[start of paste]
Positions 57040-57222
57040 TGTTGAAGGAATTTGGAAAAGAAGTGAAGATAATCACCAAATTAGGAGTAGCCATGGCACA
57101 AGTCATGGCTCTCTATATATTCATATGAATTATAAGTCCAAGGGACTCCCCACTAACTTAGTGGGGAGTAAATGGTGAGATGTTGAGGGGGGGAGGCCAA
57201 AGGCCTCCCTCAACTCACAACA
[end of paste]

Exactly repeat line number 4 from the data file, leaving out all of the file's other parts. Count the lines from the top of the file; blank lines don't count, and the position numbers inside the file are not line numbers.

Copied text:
57201 AGGCCTCCCTCAACTCACAACA